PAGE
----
In another chapter of our “Farm-hers” series, we’ll meet Rose Bartel, the dominant half of the team at Bartel Organics.
She and her husband Ken run the three-acre farm, selling a mix of edible produce and floral arrangements.
As Rose puts it, she really runs it, and Ken does what he’s told.
Rose has a no-nonsense way of speaking, a quick and genuine smile and a strong vision for the farm — a combination which may have been what helped the business reach a point of smooth sailing.
That and a talent for arranging floral bouquets, which generally sell out every Saturday at the Niagara-on-the-Lake farmers’ market.
Bartel stands at the back of their booth, cutting and arranging flowers from 7:30 a.m. to about 10:30 a.m., while Ken greets customers.
“Poor Ken, it was a real jump in the fire for him to be the front man at the market, while I make cut flower arrangements behind our table,” she said.
The seeds of Bartel’s career may have been planted when she was a child.
“I used to go around the fields picking flowers for everyone. I’m not sure if it was me or the big stink my mother made, but I loved the flowers.”
One of five sisters, Rose jokes she always said they “were a handful,” holding up her open palm and pointing out the five fingers.
Rose and her sisters all worked at Reimer Nurseries in NOTL when they finished elementary school, Rose staying for 11 summers.
It was there she gained a real appreciation for farming, soaking up us much information as she could.
“I was always asking ‘why? why? why?’ — I think I bothered my boss with all of my questions. But they were good to us.”
“I always loved how nice it looked when you finished weeding a row,” Rose added.
She must still love that look, as the rows throughout her three-acre farm are quite tidily tended.
The path to starting up the farm has been a rather organic one, generally having to do with Bartel’s hands getting covered in soil.
After her years at the nursery, she studied horticulture at Niagara College, worked at various greenhouses and florists, and continued a nearly lifelong tradition of growing crops in the family garden.
Her family, then with three young sons, moved to Perth so Ken could pursue his dream of studying heritage carpentry.
“We just packed up and went — it was one of the best things we ever did, because it disrupted our lives in a good way,” said Rose.
She tells the story of their launch into the world of farmers markets from there.
“We’d been backyard growers all along, and now we took it up a notch. We had about two acres on good soil — I got a booth at the Perth farmer’s market selling cut flowers, dried flower arrangements, and some of our vegetables — tomatoes, peppers, eggplant, beans. I made $50 on my first day at the market.”
She’s been selling at markets ever since, and was one of the seminal vendors in the first year of the Farmers Market at the Village, where her brightly-coloured and lushly-laden tables now anchor the entrance each week.
It’s a lot of work, preparing everything for market days, Bartel said.
“All we do Friday is prepare for going to the market on Saturday. Market prep is a huge part of any farmer’s work. On Tuesday and Wednesday we prepare for the CSA boxes; Monday and Thursday is weeding, picking, planting.”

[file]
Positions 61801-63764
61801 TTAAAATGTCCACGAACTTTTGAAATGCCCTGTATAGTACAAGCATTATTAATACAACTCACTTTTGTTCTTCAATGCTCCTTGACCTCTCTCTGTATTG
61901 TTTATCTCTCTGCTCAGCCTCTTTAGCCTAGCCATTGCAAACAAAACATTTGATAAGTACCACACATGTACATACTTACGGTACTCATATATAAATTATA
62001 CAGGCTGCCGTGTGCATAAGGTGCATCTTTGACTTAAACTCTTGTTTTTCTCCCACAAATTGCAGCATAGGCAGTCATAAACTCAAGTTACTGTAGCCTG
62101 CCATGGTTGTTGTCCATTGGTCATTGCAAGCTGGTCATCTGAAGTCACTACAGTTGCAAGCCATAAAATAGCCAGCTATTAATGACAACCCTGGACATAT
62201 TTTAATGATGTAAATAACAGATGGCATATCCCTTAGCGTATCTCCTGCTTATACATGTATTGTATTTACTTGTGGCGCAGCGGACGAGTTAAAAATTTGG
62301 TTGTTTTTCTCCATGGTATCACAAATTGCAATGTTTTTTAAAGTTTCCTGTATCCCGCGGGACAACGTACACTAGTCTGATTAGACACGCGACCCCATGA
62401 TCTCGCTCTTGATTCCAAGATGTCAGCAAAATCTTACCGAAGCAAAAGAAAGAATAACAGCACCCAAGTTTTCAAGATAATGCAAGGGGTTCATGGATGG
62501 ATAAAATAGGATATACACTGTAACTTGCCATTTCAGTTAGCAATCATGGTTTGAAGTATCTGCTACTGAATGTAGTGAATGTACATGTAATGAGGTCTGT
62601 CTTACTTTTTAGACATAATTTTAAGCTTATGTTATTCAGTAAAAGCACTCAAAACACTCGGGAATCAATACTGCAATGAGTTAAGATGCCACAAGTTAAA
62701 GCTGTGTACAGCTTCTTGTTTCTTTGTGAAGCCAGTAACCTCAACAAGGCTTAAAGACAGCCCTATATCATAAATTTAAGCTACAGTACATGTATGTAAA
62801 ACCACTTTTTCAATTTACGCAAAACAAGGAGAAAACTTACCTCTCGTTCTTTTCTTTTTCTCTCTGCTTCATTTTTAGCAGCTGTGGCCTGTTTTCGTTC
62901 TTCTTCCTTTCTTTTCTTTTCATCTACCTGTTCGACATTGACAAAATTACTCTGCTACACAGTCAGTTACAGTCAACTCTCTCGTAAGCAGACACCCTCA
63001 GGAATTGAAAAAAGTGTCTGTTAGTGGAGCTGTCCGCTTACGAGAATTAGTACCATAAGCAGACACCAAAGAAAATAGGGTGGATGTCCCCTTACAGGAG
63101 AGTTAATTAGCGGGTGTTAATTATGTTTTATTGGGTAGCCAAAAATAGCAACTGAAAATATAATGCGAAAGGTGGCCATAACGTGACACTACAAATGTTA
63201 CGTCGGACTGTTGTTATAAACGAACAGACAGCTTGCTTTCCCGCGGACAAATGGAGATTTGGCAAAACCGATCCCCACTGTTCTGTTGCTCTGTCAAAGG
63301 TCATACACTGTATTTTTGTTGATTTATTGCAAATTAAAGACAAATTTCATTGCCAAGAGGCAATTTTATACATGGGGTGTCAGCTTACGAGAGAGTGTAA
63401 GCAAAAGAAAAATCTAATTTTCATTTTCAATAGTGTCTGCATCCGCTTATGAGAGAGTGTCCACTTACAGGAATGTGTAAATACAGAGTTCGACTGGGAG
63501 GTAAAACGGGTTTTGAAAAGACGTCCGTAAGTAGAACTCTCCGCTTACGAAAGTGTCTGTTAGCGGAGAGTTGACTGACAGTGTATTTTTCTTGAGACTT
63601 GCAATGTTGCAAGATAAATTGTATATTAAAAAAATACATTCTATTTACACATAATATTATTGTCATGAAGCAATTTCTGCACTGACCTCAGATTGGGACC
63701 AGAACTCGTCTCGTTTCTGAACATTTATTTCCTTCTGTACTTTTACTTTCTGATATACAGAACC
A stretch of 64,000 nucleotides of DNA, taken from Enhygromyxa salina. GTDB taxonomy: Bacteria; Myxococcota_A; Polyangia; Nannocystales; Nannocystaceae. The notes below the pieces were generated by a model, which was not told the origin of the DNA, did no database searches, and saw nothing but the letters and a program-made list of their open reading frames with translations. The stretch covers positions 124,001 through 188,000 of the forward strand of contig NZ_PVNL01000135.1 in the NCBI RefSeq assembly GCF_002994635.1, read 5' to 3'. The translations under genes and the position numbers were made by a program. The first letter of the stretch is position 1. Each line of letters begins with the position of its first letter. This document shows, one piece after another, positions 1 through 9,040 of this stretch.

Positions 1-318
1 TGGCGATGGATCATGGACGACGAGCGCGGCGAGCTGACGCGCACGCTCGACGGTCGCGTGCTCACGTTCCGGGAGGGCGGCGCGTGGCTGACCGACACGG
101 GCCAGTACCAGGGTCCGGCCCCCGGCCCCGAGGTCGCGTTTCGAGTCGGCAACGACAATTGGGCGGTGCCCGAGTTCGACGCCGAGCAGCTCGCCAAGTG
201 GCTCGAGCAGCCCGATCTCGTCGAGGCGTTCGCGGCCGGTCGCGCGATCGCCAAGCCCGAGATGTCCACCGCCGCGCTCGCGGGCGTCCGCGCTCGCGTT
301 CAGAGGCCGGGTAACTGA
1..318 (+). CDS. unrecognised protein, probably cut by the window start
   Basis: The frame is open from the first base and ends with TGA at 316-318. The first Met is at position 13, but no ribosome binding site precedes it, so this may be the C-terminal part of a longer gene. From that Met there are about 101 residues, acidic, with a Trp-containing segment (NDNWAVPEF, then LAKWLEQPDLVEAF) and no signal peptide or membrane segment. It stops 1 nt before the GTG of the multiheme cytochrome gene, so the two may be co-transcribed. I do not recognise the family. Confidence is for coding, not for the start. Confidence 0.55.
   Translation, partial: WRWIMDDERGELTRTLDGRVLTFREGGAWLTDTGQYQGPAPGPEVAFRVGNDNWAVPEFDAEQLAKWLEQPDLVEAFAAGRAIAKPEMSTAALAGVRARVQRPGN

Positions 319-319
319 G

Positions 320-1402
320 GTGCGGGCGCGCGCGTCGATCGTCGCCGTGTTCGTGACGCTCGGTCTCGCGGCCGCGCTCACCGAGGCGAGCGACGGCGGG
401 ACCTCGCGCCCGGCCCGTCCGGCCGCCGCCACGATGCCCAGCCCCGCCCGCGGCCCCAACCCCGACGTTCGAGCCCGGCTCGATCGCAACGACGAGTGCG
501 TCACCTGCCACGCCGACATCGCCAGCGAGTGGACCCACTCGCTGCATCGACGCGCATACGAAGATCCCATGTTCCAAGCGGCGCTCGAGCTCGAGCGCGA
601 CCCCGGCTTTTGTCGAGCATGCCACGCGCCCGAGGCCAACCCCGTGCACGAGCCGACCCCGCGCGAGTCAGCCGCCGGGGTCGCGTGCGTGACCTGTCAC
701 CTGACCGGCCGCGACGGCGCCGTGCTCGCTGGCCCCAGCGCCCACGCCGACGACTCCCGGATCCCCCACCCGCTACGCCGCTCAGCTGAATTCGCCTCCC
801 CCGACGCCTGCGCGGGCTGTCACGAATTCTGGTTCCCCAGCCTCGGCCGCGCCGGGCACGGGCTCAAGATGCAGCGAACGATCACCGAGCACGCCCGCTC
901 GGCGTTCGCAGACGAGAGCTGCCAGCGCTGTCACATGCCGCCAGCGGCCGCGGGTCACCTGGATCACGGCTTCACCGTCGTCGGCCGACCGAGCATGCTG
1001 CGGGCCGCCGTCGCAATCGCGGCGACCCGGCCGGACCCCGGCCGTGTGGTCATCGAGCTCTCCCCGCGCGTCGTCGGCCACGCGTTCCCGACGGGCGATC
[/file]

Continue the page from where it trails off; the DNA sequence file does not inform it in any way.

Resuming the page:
“When I come home from the market on Saturday afternoon, I sleep. I’m pooped.”
And often, markets aren’t enough to keep things going.
For small farms in Ontario, the Community Supported Agriculture box program is a way to increase the farm’s profits in the leaner months, allowing farmers like Rose to pre-sell products.
People pre-pay, usually in the early spring when produce farmers are often at the end of their financial rope, for a full season of produce. When summer comes, members of the CSA program go to the farm weekly to collect on their investment.
The program has doubled the income of Bartel Organics, and Bartel adds, is “a good way of visiting and talking with people.”
Bartel also explores interesting new crops every year — this year it’s purslane, chicory and ground cherries.
“We do five to six plantings of each crop — we’re on our fifth or sixth planting of lettuce now.”
She gestures towards flats of tiny seedlings in the sun.
The farm is organic, with no sprays or chemicals of any kind. Through careful companion planting and crop rotation, there is little — if any — need for them. The occasional pest is taken care of by hand and moved away from the plant so the eggs won’t get a chance to repopulate the plants.
“People want organic because they want live food,” Rose said.
“We grow organically because I learned at Niagara College that everyone sprayed and sprayed and thought everything was fine, but then realized it fills the body with toxins to a point of no return.”
She also believes it strips the soil of its microbiome — and healthy soil is paramount to Bartel.
Many of their homes, including the one to their current farm, have been chosen based on soil quality.
“It was too cold for too long in Perth, so we moved back to Niagara-on-the-Lake for a longer growing season,” she said.
“We moved to a house where we had previously been tenants. We knew the property had good soil, and we wanted to farm it.”
Vision and logic have led the way to success — Bartel said.
“Can you believe it? We make this much profit from our tiny farm!”
In our next issue read about Kim McQuhae, a farm-her who got into it raising livestock largely on a whim.